With the expansion into Central and Eastern Europe, the number of job seekers on the move has increased dramatically. Europe now has a workforce of some 200 million men and women, of whom all could potentially set off with the families and try their luck in another country. It is now evident that the EU is insufficiently prepared, both legally and politically, for such a mass exercise of this right.
It is the big cities of Europe that are most directly affected: Metropolitan areas such as Greater London or Hamburg attract thousands of labour migrants. For many Europeans they are places of hope for a better life. And it is not only the best and the brightest, prized skilled workers and problem solvers—those whom the American economist Richard Florida has dubbed the “creative class”— that come. There are also the unemployed and families in need of support. Precisely for unskilled workers there are too few or only low-paid jobs.
The British Prime Minister also made clear that the United Kingdom no longer wishes to extend full benefits to EU foreigners. In Denmark, Sweden and Germany there are also fears that more people exercising freedom of movement could burden the welfare state.
The causes for this can be seen by way of a comparison with the United States. There, with a population of more than 300 million, the principle of labour migration works considerably better. Many careers are spread out over multiple states. Indeed it is common when changing jobs to switch states as well. The states are varyingly attractive, with enormous differences in prosperity. However, this also begs comparison with Europe: Massachusetts and Mississippi are as different as Sweden and Greece. However, in the US, labour migration is unproblematic, as there are fewer and less precisely defined state benefits to be had and above all: In the US there are uniform rules governing access to welfare. While differences exist among the various states, the key decisions are made centrally by the federal government in Washington.
The EU, in contrast, currently has 28 separate social welfare systems. Neither historically nor conceptually can one speak of “a” European welfare state. Every member state provides a different density of coverage, defines different requirements for receipt of benefits and sets different goals. Basic income, health insurance and jobless benefits are more generous in some countries than others. Even a superficial comparison highlights the danger that better social benefits might function as false incentives. No welfare state can afford this in the long term.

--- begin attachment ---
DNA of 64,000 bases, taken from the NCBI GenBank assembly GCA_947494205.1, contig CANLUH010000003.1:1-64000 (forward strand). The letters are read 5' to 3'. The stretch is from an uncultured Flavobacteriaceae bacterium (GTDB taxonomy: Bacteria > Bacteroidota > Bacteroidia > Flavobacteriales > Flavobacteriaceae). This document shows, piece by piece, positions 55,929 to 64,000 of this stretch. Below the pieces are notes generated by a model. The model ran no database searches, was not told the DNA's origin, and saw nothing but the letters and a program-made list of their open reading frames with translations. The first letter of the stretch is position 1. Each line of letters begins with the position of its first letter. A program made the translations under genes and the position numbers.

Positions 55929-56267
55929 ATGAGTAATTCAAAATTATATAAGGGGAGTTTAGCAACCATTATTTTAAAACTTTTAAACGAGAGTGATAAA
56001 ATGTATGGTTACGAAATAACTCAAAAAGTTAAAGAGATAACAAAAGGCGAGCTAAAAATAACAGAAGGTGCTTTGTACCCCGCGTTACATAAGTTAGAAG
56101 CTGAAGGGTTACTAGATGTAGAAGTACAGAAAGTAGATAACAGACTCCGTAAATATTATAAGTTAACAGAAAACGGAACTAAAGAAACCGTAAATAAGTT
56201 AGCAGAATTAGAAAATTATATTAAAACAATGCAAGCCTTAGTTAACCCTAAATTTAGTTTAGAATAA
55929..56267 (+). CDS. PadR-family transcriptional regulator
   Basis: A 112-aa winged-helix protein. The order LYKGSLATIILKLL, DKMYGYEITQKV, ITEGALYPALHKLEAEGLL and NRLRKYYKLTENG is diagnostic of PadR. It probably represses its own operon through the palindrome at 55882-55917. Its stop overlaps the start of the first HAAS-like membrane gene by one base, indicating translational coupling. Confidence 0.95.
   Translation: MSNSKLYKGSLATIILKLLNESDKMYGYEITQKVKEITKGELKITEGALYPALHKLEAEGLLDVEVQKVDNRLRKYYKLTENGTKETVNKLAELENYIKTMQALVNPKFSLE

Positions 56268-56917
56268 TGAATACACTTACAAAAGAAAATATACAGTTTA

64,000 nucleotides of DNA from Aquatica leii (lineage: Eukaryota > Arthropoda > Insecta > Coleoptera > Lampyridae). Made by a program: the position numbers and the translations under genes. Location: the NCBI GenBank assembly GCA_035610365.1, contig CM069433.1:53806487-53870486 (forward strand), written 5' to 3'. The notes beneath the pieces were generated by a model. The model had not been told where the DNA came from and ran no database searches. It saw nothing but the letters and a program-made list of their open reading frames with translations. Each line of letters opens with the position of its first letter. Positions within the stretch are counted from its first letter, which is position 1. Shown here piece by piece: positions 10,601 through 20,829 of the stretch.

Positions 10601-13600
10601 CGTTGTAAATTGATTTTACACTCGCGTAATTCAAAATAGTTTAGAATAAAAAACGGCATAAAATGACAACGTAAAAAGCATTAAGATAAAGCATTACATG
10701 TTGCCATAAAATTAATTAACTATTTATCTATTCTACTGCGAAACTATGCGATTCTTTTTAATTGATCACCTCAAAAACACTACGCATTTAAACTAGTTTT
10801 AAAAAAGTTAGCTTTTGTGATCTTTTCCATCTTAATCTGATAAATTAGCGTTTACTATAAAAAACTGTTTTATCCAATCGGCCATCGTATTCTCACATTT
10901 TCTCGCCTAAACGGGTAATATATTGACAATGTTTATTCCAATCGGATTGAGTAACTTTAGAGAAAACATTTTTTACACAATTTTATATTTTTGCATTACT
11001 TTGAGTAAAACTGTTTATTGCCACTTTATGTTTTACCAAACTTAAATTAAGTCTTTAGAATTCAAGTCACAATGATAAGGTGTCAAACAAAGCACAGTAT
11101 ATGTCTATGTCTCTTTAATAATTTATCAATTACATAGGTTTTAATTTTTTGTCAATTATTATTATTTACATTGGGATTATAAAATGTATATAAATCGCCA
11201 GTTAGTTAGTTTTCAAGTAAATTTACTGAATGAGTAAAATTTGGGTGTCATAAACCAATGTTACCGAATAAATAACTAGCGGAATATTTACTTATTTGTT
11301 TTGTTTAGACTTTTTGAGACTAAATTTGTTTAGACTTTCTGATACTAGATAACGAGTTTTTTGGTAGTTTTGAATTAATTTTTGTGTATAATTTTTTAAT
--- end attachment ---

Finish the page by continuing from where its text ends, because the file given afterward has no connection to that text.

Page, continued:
It is common sense that needy native citizens should receive support. In Europe, the principle of solidarity can only work if we define it with the whole of Europe in mind. It is important for the union’s cohesion that it be clear when and why citizens of other member states are entitled to receive social benefits. We need an adaptable concept of solidarity.
There are few who would favour an American solution to the problem. Notions of a uniform European welfare state founder not least on the rocks of the differing financing models: In Germany, for example, the healthcare system is largely funded through insurance premiums, whereas in Britain it is financed through taxes. Thus social benefits do not belong to the canon of European policies but rather follow the principle of subsidiarity. Authority lies with the nation states. But what does this mean for EU citizens who move to other member states?
Prime Minister David Cameron has taken a clear position on this and demanded a redefinition of the UK’s relationship to the EU. This includes the demand that workers from other member states may only be able to claim in-work benefits after a waiting period of four years.
Fortunately it was possible to reach a compromise. The EU heads of state and government passed a resolution in Brussels that is to come into effect in the event of a positive outcome of the UK referendum. It includes the introduction into the provision on workers’ freedom of movement of a protective mechanism: the so-called emergency brake. It expressly states that the protective mechanism “will act as a solution to the United Kingdom's concerns about the exceptional inflow of workers from elsewhere in the European Union that it has seen over the last years”.
[Conclusions 18./19. February 2016, Annex VI].
This mechanism gives Britain the power to deny social benefits to EU citizens from other member states for a period of four years. The authorisation would apply for a maximum period of seven years. The provision will only be introduced if the island votes Yes on remaining in the EU. And for the most part it will apply only to the United Kingdom. For the temporary protective mechanism can only be deployed in countries that did not make “full use of the transitional periods on free movement of workers which were provided for in recent Accession Acts”. Under those provisions, social benefits for EU foreigners could be limited for a period of up to seven years. The United Kingdom as well as Sweden and Ireland did not avail themselves of this possibility.
The emergency brake gives the government in London more room for manoeuvre. Decisions relating to the disposal of national expenditures will be made in accordance with the wishes of its citizens. It is a means of leaving measures for the domestic labour market within the sovereignty of the nation-state.
This outcome was a compromise that demanded a great deal from all member states.
But the Brussels compromise is a good one; it is a reasonable one. I very much hope that the citizens of the United Kingdom will also recognise it as a compromise in their favour and will vote on the 23rd of June to remain in the EU.
Ladies and gentlemen,
We know that the question of what social benefits EU foreigners are entitled to receive is being discussed in other states, as well. The British protective mechanism will not provide a solution for them, as for most countries it does not apply. We therefore need a set of rules for what we might refer to as the “normal” course of action.